TypeScriptAs a superset of JavaScript, TypeScript is a new method of programming JavaScript without some of the issues of JavaScript. JavaScript is a useful and portable language, but it’s also fluid without a lot of strict controls. It can be difficult to develop large platforms with JavaScript for this reason. TypeScript introduces static typing as well as object-oriented features to make the process of programming in TypeScript cleaner, more predictable, more efficient, and more reliable.

What is Typescript?

Developed by Microsoft in 2012, TypeScript is a superset of JavaScript that was specifically designed for larger JavaScript applications. With similarities to Node.js or Deno, TypeScript compiles directly to JavaScript and JavaScript code can be used freely with TypeScript. TypeScript does not have a lot of changes to its code in terms of changes from JavaScript, with the major change being its ability to provide static typing. TypeScript is supported in numerous IDEs and is used for both client-side and server-side functionality.

TypeScript has been modified many times to introduce valuable features such as the ability to restrict null values. Now on iteration TypeScript 3.0, released in 2018, it has become an industry standard for JavaScript programming to scale. Because of TypeScript’s ability to cross-compile to JavaScript, many JavaScript libraries can be used with TypeScript, and database access for TypeScript and other advanced features are well-supported.

Typescript vs. Javascript

TypeScript and JavaScript are the same language and JavaScript programmers are going to find it very easy to get into TypeScript. TypeScript simply adds packages onto JavaScript, including optional typing and support for object-oriented programming. Consequently, JavaScript programmers are not going to need a lot of training to take advantage of the features that TypeScript affords. Rather, for the most part, TypeScript will present a new way of programming in JavaScript.

TypeScript has some major advantages. First, it’s a compiled language. JavaScript is often compiled on-the-fly through web browsers and other platforms, making it difficult for developers to troubleshoot. TypeScript will compile into JavaScript and will tell developers if they have made any errors in their code; this ensures that the TypeScript code is cleaner. TypeScript is specifically designed to support larger projects and this also makes it more viable for large platforms. JavaScript is one of the best known languages in the world so anything that increases its utility is to the general benefit of the programming community.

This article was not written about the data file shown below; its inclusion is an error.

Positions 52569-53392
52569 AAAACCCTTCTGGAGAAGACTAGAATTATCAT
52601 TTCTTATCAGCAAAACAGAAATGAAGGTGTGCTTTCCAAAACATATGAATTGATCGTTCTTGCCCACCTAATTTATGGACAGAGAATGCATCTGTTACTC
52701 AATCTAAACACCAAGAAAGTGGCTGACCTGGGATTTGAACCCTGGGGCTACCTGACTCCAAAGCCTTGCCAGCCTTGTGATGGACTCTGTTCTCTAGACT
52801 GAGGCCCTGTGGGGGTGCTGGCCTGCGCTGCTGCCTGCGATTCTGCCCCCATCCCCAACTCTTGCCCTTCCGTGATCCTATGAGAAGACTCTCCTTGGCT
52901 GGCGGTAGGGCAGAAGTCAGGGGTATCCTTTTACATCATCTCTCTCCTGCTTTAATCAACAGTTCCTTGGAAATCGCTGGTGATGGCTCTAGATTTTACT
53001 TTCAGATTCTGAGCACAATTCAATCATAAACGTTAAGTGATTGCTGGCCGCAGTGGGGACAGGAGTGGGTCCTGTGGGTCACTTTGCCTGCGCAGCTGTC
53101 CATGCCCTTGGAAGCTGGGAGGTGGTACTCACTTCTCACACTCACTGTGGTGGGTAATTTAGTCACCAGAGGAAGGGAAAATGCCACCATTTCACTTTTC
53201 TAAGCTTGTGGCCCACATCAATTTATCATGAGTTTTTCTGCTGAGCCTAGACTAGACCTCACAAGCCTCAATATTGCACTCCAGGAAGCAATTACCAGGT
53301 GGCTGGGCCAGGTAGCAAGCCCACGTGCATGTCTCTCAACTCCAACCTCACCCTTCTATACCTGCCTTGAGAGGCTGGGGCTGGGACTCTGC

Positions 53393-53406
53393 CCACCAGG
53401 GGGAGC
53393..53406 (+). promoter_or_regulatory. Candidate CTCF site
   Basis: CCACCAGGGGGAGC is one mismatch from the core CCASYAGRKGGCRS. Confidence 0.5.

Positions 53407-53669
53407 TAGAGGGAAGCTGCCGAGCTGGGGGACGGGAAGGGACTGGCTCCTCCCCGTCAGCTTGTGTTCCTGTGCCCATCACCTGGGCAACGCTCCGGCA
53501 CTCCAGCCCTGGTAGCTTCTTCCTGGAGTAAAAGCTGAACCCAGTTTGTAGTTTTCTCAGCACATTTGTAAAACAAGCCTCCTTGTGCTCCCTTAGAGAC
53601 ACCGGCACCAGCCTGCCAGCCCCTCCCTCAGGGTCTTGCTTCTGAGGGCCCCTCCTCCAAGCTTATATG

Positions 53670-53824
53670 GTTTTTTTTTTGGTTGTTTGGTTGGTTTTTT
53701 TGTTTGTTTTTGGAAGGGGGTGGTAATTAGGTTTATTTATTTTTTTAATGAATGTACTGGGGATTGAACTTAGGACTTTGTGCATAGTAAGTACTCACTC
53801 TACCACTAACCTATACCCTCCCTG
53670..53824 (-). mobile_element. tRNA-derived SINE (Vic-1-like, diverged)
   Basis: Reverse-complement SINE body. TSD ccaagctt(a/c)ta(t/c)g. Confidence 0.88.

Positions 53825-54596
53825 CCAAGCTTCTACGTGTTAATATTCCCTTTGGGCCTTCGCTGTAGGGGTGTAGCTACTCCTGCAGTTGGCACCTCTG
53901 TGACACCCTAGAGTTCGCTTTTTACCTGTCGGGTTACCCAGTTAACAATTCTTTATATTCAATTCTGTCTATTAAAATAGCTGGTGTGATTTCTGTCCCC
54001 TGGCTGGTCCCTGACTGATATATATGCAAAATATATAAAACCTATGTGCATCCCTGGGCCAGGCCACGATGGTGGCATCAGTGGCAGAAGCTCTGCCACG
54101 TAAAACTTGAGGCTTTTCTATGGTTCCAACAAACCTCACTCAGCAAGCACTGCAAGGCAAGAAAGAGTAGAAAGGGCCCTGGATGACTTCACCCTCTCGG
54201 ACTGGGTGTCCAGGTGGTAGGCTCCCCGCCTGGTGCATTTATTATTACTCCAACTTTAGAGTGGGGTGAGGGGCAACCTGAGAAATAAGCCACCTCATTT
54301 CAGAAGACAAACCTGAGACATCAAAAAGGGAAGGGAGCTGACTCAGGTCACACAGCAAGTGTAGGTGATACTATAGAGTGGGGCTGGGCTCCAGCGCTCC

But TypeScript isn’t always the answer. It is heavier than JavaScript and there’s no point to using TypeScript for smaller projects. One of the advantages of JavaScript is that it can be used quickly, on-the-fly, and off-the-cuff. So if developers are batting out a quick project, they may not be inclined to use it.

How to get started

JavaScript, of course, isn’t installed. But developers interested in TypeScript will need to know how to install TypeScript. The easiest way is through Visual Studio. Through Visual Studio and NuGet, TypeScript can be installed as a module or an add-on. Because TypeScript is a language add-on (new syntactic highlighting) as well as a compiler, it should be supported by the IDE that the programmer is using.

TypeScript can be installed locally or it can be used in a browser if someone wants to just try it out. If TypeScript is going to be used as a server-side compiled language, it will need to be installed on the server itself, as well. But getting started with TypeScript will begin by learning JavaScript for those who aren’t proficient in JavaScript. Otherwise, it’s just a matter of installing the system and looking through the documentation.

Typescript best practices

When it comes to Typescript vs. JavaScript, there really aren’t that many differences. Because of this, most of the best practices in JavaScript (such as consistent naming practices) still apply to TypeScript. There are some TypeScript specific best practices, however:

  • Take advantage of typing. Strict typing is really one of the major reasons to use TypeScript, so if you aren’t going to use it, you probably don’t need to be using TypeScript. Assess whether TypeScript is necessary for a project before starting it.
  • Defer to the script itself. If possible, let the script determine the type for any object. The script is going to be able to analyze which typing is best within the code, which also takes cognitive load off the programmer.
  • Don’t use parameter properties in class constructors. Parameter properties can become confusing especially for those who are using TypeScript for the first time; it’s best to avoid this entirely.
  • Don’t use require to import modules. Require is no longer necessary for importing modules; instead, importing can be done directly.
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